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On the distribution of authorship-merits for the comparative-advantage proposition

Listed author(s):
  • Morales Meoqui, Jorge

Due to a better understanding of the logical interrelationships between the comparative- advantage proposition, the classical rule of specialization and the proposition regarding the non- appliance of the labor theory of value in international exchanges in Ricardo’s famous numerical example in the Principles, it is now possible to arrive to a definite conclusion regarding the longstanding academic debate about the true author of the comparative-advantage proposition. Torrens is not entitled to the same amount of merit as David Ricardo with regard to the comparative-advantage proposition since he fell short of formulating a full prove of it prior to the publication of Ricardo’s Principles. In the 1815 example of English cloth being traded for Polish corn, Torrens missed to apply the classical rule of specialization for Poland. For the featured international exchange to take place, though, there has to be gains from trade for both trading partners. More importantly, Torrens also failed to recognize the crucial role of Ricardo’s insight regarding the non-appliance of the law of value in international exchanges in proving the comparative-advantage proposition. Therefore, the bulk of the authorship-merit for this proposition rightly belongs to Ricardo.

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Paper provided by University Library of Munich, Germany in its series MPRA Paper with number 35905.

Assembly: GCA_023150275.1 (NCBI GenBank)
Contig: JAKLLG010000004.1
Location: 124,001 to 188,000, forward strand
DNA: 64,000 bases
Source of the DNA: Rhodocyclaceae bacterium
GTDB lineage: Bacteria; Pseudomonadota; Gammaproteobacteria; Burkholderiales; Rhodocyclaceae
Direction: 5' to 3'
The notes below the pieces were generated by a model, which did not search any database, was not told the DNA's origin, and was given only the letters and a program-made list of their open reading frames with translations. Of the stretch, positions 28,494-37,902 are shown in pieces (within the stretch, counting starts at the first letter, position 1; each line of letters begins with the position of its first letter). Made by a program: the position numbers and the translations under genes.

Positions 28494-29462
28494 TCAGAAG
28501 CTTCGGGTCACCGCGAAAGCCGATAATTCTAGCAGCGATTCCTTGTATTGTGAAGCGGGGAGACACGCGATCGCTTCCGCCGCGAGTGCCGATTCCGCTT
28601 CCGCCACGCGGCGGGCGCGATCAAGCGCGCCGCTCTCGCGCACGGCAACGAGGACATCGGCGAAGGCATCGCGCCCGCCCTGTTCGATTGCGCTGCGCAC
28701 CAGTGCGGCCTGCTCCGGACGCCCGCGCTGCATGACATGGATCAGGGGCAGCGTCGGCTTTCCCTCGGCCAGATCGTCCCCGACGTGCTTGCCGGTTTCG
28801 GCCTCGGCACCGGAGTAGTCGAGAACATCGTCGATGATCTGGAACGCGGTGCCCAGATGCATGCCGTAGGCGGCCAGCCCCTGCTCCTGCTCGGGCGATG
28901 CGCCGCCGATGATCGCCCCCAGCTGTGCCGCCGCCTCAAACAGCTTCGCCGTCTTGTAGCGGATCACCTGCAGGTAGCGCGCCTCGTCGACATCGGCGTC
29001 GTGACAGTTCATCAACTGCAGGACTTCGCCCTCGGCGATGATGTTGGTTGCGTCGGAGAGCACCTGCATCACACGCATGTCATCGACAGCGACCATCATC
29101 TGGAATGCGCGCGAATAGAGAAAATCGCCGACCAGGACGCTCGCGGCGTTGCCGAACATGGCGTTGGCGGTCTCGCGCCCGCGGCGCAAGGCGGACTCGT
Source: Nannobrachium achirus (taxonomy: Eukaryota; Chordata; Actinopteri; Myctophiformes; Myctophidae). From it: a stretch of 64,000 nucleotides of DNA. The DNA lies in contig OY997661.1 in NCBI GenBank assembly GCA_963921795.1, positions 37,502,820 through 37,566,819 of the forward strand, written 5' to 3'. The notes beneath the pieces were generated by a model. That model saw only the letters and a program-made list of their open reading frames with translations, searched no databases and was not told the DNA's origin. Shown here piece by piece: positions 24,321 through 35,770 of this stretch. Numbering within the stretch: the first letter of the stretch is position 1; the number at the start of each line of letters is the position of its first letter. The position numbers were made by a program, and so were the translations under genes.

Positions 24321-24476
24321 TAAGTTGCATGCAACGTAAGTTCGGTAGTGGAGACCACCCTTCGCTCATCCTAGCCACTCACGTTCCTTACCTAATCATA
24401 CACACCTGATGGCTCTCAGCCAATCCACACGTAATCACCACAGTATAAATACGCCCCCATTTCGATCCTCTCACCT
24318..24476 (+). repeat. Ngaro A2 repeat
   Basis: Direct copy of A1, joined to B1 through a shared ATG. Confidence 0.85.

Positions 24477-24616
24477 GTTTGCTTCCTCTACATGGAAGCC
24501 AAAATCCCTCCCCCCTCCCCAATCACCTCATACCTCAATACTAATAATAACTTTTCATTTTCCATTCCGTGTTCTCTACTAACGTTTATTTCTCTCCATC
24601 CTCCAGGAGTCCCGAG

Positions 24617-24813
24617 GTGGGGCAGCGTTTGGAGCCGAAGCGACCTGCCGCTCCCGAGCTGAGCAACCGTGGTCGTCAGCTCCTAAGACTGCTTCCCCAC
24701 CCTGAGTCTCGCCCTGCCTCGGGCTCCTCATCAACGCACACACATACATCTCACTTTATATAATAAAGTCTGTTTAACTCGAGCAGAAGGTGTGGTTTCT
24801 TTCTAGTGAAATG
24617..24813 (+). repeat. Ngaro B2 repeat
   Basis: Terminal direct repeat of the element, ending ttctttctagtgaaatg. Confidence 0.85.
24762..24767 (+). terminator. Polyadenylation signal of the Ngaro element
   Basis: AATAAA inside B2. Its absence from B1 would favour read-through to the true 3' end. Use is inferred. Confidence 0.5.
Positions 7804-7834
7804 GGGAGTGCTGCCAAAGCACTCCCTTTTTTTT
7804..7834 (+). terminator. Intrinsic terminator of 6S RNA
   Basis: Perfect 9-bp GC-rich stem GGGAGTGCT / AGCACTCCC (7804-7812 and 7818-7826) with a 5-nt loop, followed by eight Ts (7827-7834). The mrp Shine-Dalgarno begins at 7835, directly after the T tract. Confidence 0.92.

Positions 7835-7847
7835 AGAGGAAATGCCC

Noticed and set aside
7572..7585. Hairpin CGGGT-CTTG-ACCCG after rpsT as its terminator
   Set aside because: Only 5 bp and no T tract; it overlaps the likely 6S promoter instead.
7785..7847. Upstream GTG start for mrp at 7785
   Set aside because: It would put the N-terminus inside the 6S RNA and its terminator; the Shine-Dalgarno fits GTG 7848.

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Date of creation: 12 Jan 2012
Handle: RePEc:pra:mprapa:35905
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  1. Jorge Morales Meoqui, 2011. "Comparative Advantage and the Labor Theory of Value," History of Political Economy, Duke University Press, vol. 43(4), pages 743-763, Winter.
  2. Jorge Morales Meoqui, 2014. "Reconciling Ricardo's Comparative Advantage with Smith's Productivity Theory," Economic Thought, World Economics Association, vol. 3(2), pages 1-21, September.
  3. Murray C. Kemp & Masayuki Okawa, 2006. "The Torrens-Ricardo Principle of Comparative Advantage: an Extension," Review of International Economics, Wiley Blackwell, vol. 14(3), pages 466-477, 08.
  4. Roy J. Ruffin, 2002. "David Ricardo's Discovery of Comparative Advantage," History of Political Economy, Duke University Press, vol. 34(4), pages 727-748, Winter.
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